Review: Fun Home

Author: Allison Bechdel
Published: June 8, 2006
Genre: Graphic Memoir
FLW Rating: 4/5

Fun Home was my first graphic novel — and I think I’ve discovered a beautiful new (to me) genre. I’m one of those people other readers hate because I’ve sometimes disliked a memoir for feeling that it was too self involved. I know, I know, I should stop reading memoirs if those are my feelings. But more to the point, I’ve discovered that the genre of graphic novel memoirs can tell the story both so much more thorougly and so much more concisely. As someone who messaged me on instagram said, “all memoirs should be told as graphic novels.”

Fun Home is the autobiographical graphic memoir of Allison Bechdel, a homosexual writer currently living in Brooklyn, New York. Growing up Allison had a complicated relationship with her father and when he suddenly passed away, she is forced to reflect on her life with him in it and how it formed her in to the person she is today.

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As I mentioned above, I really loved how succinct this book was. I don’t think that’s normally a good thing to say about a book (“I loved how short it was”), but I’m viewing this thought as a reflection on the style and efficiency of story telling, more than a relief that it’s over. While the story was short, I felt like I was able to enjoy it more than a written book of similar length because I was discovering the story in so many ways – though art, through words in the photos, and then through the caption. It was engaging and kept me turning the pages until I read the whole thing in one sitting.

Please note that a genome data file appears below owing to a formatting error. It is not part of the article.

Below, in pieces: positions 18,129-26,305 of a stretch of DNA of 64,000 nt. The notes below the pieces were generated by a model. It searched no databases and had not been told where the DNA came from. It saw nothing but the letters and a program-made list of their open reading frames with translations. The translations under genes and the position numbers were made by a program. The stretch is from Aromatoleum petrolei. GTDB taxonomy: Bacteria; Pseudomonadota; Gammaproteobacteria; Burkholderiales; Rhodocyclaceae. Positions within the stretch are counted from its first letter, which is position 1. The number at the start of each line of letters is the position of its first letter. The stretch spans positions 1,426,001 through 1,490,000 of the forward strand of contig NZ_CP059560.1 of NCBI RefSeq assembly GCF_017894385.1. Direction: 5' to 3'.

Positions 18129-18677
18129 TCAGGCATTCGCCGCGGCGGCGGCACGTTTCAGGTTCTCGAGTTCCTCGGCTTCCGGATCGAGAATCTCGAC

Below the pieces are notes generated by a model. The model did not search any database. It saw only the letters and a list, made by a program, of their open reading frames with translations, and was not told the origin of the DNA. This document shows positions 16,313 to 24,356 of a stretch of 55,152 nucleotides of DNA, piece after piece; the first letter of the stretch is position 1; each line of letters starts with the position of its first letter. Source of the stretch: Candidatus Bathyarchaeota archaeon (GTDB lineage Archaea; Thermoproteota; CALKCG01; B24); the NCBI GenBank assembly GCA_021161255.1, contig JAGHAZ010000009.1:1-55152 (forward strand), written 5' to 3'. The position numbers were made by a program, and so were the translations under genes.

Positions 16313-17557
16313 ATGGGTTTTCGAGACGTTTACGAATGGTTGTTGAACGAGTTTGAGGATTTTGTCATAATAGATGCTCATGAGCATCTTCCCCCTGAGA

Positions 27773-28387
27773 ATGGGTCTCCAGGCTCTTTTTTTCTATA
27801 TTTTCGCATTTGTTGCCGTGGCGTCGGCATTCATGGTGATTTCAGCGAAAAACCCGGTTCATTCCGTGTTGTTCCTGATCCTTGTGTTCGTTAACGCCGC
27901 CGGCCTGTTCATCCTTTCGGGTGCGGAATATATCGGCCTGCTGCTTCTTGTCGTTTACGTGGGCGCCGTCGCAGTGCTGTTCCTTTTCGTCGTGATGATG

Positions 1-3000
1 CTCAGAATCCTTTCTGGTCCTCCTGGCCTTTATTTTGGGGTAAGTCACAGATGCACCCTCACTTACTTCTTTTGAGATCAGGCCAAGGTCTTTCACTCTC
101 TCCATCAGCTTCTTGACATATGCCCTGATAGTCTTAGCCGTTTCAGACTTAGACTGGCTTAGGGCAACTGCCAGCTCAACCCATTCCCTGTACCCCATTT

Specific to this story, one thing that didn’t work for me was the shear amount of literary references. I understand that they were necessary in telling Allison and her father’s story because of how much they were a part of that relationship, but for me as an engineer/contemporary reader, it was hard for me to understand a lot of the story, since it was deeply ingrained in older literature. I googled a few things, pieced the points together, and ultimately did enjoy the story, but I feel like I should throw that out there for you, and mention that if you have similar reading habits, maybe start with another graphic memoir with less literary references.

Overall, I really enjoyed Fun Home and learning about Allison and her father. I thought the story was beautiful illustrated and beautifully told. If I were better at older literature references or had received more context in the story, this book would have hit a little harder for me.

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